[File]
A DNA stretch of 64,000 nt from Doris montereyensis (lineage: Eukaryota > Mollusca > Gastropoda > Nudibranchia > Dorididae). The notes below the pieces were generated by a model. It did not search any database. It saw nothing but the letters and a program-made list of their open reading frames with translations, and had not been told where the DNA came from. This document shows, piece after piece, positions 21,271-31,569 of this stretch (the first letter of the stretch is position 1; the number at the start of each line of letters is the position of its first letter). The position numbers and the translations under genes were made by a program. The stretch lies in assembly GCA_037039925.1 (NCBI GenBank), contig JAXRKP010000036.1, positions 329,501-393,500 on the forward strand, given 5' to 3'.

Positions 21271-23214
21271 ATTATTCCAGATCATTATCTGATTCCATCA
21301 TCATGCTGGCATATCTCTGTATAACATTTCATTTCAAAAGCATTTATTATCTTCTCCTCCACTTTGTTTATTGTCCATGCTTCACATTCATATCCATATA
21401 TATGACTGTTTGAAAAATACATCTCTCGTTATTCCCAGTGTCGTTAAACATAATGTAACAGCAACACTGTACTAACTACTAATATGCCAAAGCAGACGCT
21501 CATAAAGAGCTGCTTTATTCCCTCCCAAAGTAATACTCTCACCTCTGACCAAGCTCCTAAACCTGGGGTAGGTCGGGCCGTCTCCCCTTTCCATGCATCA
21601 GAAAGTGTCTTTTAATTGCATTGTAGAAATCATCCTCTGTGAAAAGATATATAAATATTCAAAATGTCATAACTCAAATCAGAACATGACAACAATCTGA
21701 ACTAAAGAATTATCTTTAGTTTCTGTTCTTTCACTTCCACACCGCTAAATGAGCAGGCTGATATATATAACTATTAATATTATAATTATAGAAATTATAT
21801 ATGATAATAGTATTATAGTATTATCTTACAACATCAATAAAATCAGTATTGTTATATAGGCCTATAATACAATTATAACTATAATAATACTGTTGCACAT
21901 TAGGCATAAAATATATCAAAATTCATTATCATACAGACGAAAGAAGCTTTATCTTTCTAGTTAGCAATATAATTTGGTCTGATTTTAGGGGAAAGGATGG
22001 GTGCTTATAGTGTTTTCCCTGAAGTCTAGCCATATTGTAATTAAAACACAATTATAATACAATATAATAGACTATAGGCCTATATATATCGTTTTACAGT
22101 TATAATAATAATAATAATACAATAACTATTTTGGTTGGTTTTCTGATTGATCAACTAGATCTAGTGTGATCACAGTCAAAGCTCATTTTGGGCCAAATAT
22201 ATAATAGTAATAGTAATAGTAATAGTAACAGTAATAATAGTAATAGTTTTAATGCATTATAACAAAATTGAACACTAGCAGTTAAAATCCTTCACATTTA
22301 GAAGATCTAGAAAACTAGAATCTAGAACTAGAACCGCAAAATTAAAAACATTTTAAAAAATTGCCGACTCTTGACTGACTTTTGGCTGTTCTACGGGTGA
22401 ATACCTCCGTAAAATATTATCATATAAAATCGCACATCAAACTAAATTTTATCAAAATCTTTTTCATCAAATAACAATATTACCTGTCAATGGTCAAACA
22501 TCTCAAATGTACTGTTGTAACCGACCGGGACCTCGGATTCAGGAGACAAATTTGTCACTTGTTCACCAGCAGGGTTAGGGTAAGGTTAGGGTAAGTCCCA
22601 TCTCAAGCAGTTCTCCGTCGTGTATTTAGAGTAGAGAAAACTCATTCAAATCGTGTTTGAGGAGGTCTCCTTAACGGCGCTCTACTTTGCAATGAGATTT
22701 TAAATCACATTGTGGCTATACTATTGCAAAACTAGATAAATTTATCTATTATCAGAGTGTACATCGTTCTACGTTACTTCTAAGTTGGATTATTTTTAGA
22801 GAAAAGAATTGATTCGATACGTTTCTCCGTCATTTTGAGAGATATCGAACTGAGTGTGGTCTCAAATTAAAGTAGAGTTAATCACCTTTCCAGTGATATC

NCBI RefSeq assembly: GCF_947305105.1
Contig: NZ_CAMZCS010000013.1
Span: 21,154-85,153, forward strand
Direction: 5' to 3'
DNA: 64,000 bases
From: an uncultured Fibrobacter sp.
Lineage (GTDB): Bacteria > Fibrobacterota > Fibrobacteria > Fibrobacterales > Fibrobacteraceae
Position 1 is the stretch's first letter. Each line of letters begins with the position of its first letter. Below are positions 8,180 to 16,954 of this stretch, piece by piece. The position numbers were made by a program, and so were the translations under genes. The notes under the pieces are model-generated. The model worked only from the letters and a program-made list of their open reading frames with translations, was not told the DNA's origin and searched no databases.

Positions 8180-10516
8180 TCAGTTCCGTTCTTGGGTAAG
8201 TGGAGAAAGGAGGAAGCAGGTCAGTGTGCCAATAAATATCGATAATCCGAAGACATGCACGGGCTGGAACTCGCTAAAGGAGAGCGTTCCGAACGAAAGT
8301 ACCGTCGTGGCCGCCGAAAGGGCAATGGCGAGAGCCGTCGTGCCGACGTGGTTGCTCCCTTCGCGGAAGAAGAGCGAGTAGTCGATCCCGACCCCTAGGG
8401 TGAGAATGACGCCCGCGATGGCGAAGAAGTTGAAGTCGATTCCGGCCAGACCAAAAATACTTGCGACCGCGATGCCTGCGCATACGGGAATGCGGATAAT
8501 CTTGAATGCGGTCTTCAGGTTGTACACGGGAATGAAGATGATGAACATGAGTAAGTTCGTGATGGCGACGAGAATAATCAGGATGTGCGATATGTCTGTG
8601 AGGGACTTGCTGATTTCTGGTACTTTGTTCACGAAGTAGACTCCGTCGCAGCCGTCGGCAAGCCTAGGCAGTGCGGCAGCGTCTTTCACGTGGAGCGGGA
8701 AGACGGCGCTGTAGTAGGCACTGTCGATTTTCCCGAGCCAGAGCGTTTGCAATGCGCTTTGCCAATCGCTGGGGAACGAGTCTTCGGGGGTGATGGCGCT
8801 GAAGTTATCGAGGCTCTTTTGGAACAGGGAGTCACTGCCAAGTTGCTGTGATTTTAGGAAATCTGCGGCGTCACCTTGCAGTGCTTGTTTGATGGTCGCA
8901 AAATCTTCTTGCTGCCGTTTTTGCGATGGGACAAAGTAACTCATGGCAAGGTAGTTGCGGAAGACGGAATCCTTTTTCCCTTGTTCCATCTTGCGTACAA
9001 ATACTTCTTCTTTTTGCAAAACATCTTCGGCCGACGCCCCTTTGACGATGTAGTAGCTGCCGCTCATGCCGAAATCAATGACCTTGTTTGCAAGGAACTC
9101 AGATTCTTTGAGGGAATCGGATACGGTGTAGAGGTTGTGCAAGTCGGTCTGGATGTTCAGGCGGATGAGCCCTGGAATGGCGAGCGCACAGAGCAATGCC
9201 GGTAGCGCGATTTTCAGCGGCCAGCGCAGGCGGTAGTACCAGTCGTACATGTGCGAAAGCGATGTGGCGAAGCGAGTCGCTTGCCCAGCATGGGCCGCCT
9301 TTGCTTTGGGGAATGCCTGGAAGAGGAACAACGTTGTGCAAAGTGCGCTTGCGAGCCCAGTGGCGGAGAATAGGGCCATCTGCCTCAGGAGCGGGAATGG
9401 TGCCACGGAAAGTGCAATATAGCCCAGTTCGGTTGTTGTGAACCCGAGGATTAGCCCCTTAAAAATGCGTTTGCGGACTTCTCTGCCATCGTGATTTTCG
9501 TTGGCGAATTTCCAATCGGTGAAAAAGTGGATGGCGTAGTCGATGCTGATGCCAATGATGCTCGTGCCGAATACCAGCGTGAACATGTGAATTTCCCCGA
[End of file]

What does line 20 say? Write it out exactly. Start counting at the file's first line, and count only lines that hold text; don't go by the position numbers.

NCBI RefSeq assembly: GCF_947305105.1